Monday, November 01, 2021


The Classics

Ezra Pound, Literary Essays (New York: New Directions, 1954), pp. 239-240:
Beside the fustian tradition, the tradition of cliché phrases, copies of Greek and Latin clause structure and phrase structure, two causes have removed the classics from us. On one hand we have ceased to read Greek with the aid of Latin cribs, and Latin is the only language into which any great amount of Greek can be in a lively fashion set over; secondly, there is no discrimination in classical studies. The student is told that all the classics are excellent and that it is a crime to think about what he reads. There is no use pretending that these literatures are read as literature. An apostolic succession of school teachers has become the medium of distribution.

The critical faculty is discouraged, the poets are made an exercise, a means of teaching the language. Even in this there is a great deal of buncome. It is much better that a man should use a crib, and know the content of his authors than that he should be able to recite all the rules in Allen and Greenough's Grammar. Even the teaching by rules is largely a hoax. The Latin had certain case feelings. For the genitive he felt source, for the dative indirect action upon, for the accusative direct action upon, for the ablative all other peripheric sensation, i.e. it is less definitely or directly the source than the genitive, it is contributory circumstance; lump the locative with it, and one might call it the 'circumstantial'. Where it and the dative have the same form, we may conclude that there was simply a general indirect case.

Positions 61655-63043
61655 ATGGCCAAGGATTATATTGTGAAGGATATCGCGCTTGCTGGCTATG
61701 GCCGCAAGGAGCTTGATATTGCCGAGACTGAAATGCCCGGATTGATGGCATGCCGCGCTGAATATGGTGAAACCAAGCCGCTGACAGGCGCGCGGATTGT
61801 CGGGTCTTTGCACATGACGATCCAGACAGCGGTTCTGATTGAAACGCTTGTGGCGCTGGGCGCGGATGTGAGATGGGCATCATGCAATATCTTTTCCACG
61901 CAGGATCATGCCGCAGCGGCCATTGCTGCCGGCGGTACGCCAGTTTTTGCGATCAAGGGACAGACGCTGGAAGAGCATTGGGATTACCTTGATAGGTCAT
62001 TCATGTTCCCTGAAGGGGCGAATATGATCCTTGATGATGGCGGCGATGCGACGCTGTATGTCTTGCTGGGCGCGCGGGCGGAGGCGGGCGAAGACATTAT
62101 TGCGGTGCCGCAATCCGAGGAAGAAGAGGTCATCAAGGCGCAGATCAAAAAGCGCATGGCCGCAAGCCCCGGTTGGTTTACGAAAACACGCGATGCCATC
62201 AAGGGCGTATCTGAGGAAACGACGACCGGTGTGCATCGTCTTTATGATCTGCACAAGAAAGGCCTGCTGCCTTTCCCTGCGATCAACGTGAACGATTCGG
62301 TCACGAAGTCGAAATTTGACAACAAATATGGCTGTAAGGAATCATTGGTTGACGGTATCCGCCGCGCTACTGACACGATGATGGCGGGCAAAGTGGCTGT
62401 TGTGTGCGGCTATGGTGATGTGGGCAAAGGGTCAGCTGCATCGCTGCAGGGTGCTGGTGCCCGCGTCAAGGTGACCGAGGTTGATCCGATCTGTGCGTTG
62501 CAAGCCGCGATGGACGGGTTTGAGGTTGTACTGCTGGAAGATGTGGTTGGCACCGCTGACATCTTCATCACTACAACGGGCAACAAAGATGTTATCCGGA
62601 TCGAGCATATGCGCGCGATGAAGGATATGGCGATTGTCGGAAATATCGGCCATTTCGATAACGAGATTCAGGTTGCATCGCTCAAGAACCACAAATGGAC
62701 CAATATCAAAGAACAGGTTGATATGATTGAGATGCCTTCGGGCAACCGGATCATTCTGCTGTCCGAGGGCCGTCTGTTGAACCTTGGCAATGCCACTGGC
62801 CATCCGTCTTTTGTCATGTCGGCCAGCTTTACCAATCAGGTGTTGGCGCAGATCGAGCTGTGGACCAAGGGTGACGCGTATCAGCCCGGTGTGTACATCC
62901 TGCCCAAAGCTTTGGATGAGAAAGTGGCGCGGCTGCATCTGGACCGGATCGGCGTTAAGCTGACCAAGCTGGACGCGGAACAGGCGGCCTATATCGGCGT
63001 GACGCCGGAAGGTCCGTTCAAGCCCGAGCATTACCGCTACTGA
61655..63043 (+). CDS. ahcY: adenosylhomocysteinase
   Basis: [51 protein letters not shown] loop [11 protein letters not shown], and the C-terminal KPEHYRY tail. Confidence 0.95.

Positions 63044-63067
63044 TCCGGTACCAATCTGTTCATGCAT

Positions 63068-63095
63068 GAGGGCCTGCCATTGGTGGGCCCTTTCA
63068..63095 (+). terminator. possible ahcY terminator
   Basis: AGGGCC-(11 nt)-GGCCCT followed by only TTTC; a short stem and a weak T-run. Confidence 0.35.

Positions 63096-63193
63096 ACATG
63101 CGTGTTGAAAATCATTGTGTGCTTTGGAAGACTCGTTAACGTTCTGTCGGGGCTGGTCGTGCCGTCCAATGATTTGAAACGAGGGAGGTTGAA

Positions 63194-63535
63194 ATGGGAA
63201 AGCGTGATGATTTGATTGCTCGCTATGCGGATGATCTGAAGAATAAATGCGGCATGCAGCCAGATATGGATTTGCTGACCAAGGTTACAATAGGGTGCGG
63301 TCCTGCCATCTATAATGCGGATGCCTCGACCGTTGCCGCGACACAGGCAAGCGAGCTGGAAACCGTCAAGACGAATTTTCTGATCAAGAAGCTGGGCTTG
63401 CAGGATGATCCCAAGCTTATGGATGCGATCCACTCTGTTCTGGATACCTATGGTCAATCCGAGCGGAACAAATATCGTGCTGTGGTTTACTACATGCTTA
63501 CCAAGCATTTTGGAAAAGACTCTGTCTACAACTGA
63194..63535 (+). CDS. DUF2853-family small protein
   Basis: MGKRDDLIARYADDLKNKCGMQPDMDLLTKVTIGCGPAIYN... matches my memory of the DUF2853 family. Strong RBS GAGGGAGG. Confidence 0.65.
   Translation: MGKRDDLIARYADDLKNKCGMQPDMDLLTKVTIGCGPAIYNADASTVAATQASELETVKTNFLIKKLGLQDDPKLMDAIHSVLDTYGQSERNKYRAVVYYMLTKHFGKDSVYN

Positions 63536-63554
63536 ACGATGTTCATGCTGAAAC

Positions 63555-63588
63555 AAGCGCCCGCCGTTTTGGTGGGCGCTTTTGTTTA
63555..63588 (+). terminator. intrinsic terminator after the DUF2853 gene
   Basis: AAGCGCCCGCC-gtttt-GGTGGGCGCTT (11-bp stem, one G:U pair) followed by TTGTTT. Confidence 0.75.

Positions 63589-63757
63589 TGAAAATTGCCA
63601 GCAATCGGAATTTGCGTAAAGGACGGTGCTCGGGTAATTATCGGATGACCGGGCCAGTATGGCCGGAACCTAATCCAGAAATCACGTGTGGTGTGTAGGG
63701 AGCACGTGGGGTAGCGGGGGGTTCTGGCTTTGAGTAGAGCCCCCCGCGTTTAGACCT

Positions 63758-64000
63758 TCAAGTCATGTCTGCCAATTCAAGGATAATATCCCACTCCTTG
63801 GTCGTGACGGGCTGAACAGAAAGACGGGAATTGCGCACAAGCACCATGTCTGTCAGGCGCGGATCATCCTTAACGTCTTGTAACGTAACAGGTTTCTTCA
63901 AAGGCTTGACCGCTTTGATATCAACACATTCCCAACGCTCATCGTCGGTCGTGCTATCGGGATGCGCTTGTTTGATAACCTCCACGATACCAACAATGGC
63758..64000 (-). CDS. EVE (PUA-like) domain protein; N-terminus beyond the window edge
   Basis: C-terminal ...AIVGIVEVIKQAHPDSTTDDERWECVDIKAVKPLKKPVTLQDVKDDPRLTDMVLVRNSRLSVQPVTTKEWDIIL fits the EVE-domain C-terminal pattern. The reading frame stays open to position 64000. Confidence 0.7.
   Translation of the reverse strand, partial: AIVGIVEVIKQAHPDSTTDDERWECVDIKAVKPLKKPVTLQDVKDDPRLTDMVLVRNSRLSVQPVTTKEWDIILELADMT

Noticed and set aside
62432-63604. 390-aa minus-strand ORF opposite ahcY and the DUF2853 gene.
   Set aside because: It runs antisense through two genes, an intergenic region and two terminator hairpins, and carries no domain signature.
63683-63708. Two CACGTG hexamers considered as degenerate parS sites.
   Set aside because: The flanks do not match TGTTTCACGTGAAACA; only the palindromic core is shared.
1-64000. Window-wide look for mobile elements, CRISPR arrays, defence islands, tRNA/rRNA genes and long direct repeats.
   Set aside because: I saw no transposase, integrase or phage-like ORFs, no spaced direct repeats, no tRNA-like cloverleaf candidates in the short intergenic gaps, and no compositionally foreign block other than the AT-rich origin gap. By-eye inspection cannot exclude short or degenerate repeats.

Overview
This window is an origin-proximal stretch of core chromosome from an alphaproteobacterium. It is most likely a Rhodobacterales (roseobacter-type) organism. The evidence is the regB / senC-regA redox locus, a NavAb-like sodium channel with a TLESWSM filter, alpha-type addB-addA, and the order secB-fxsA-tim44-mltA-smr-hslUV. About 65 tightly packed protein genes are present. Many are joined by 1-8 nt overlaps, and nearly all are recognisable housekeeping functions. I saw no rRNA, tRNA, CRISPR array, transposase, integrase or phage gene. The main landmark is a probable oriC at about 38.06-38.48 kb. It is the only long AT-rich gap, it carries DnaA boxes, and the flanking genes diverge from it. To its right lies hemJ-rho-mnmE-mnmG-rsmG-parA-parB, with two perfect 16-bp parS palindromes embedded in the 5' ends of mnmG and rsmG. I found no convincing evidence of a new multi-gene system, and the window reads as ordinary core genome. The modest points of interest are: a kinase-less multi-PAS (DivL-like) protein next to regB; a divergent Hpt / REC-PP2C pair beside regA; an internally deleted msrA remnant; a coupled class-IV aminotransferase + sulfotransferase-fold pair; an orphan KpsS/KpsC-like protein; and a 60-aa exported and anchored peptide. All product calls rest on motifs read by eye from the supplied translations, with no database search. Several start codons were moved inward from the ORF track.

The humanizing influence of the classics depends more on a wide knowledge, a reading knowledge, than on an ability to write exercises in Latin; it is ridiculous to pretend that a reading knowledge need imply more than a general intelligence of the minutiae of grammar. I am not assuming the position of those who objected to Erasmus's 'tittle-tattles',1 but there is a sane order of importance.

When the classics were a new beauty and ecstasy people cared a damn sight more about the meaning of the authors, and a damn sight less about their grammar and philology.

1 Greek accents.
Id., p. 241:
[I]t is perhaps important that the classics should be humanly, rather than philologically taught, even in class-rooms. A barbaric age given over to education agitates for their exclusion and desuetude. Education is an onanism of the soul. Philology will be ascribed to De la Sade.

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